For instance, if we project a player for one percent ownership and then, when we look at our DFS Ownership Dashboard and see that he’s in one percent of lineups, we shouldn’t think it’s random for him to be in any given lineup. We should expect him to be in the occasional lineup. If, however, a starter has a family emergency and is a late scratch, that’s random — because the possibility of that event wouldn’t have even crossed our minds.

Here’s the point: Randomness isn’t the same as improbability. If an event is improbable, you can still quantify and theorize the DFS correlations likely to accompany it. You can still adjust your Player Models so they overweight the possibility of that event. You can still use the Lineup Builder to construct multiple lineups organized around the potential of the unlikely. And you can still determine the DFS value of the improbable with our Trends tool.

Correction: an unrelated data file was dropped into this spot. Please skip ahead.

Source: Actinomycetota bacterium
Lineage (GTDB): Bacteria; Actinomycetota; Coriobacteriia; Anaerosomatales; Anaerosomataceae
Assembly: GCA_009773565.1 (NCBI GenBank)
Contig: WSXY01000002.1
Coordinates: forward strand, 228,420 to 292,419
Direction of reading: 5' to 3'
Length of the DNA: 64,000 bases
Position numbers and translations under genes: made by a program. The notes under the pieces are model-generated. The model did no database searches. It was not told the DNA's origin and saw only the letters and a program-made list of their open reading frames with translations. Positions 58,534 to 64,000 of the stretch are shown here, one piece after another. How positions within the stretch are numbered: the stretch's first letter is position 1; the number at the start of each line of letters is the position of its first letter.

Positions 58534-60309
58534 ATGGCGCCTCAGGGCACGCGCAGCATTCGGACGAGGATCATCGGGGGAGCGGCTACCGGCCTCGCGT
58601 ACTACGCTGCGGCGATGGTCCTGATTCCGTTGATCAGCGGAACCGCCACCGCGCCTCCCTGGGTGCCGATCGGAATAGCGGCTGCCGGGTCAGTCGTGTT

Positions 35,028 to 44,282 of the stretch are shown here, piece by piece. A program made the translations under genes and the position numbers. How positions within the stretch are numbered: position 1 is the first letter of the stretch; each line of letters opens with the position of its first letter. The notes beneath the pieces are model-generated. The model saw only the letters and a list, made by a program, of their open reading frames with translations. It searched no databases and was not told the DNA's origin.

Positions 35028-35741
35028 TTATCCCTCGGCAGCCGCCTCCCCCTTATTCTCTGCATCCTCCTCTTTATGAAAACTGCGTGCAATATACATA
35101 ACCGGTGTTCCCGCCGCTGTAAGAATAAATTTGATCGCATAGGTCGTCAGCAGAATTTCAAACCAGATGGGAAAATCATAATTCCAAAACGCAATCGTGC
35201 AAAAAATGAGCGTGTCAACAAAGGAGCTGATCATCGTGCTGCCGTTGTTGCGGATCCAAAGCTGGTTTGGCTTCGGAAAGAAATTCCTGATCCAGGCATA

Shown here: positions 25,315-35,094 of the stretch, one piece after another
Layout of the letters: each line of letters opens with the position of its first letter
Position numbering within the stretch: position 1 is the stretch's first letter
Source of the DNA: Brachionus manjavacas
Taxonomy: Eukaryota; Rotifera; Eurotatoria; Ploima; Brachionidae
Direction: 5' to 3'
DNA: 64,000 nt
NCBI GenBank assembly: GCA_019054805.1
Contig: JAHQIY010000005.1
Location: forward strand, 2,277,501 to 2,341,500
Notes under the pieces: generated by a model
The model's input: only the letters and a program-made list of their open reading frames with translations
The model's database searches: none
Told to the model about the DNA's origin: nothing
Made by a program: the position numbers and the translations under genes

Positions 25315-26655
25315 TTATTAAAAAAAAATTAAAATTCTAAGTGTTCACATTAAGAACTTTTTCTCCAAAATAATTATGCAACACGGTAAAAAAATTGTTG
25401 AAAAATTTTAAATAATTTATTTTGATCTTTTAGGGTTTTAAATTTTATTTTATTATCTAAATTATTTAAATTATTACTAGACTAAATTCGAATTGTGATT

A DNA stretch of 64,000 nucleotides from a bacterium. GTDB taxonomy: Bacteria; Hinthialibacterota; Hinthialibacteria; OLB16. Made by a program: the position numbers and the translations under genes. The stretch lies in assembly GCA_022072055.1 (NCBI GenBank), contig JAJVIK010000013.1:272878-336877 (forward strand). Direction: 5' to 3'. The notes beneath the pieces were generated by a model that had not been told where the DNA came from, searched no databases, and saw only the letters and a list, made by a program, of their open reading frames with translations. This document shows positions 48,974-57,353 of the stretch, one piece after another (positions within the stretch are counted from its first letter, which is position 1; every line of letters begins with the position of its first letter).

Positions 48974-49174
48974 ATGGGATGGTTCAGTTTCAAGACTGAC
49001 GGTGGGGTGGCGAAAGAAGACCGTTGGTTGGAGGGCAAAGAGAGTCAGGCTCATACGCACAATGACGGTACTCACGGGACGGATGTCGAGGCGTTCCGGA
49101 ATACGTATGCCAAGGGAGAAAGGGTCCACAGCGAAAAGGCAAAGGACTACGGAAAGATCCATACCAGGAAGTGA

If an event is random, you can’t do any of that because you don’t even entertain the event itself — unless you train your brain to start thinking about the possibilities (and probabilities) of events you’ve never considered.

Contrarianism isn’t betting on the improbable. It’s exploring the chaos of correlations unknown until the chaos is conquered.


My wife wasn’t pleased to hear me speak in a Harry Potter-esque sh*tty British accent for 10 minutes for no apparent reason, but she was pleased to get the money.

And at least she didn’t make me sleep on the couch — but that decision wasn’t totally random: I mean, I did get her a Hermione Granger wand from the Universal Studios store in the Orlando airport. It worked like magic.

When you learn to look for and identify it, that which seems random is usually anything but.

The truth is that luck almost exclusively belongs to the skilled.

The Labyrinthian: 2017.17, 112

This is the 112th installment of The Labyrinthian, a series dedicated to exploring random fields of knowledge in order to give you unordinary theoretical, philosophical, strategic, and/or often rambling guidance on daily fantasy sports. Consult the introductory piece to the series for further explanation. Previous installments of The Labyrinthian can be accessed via my author page.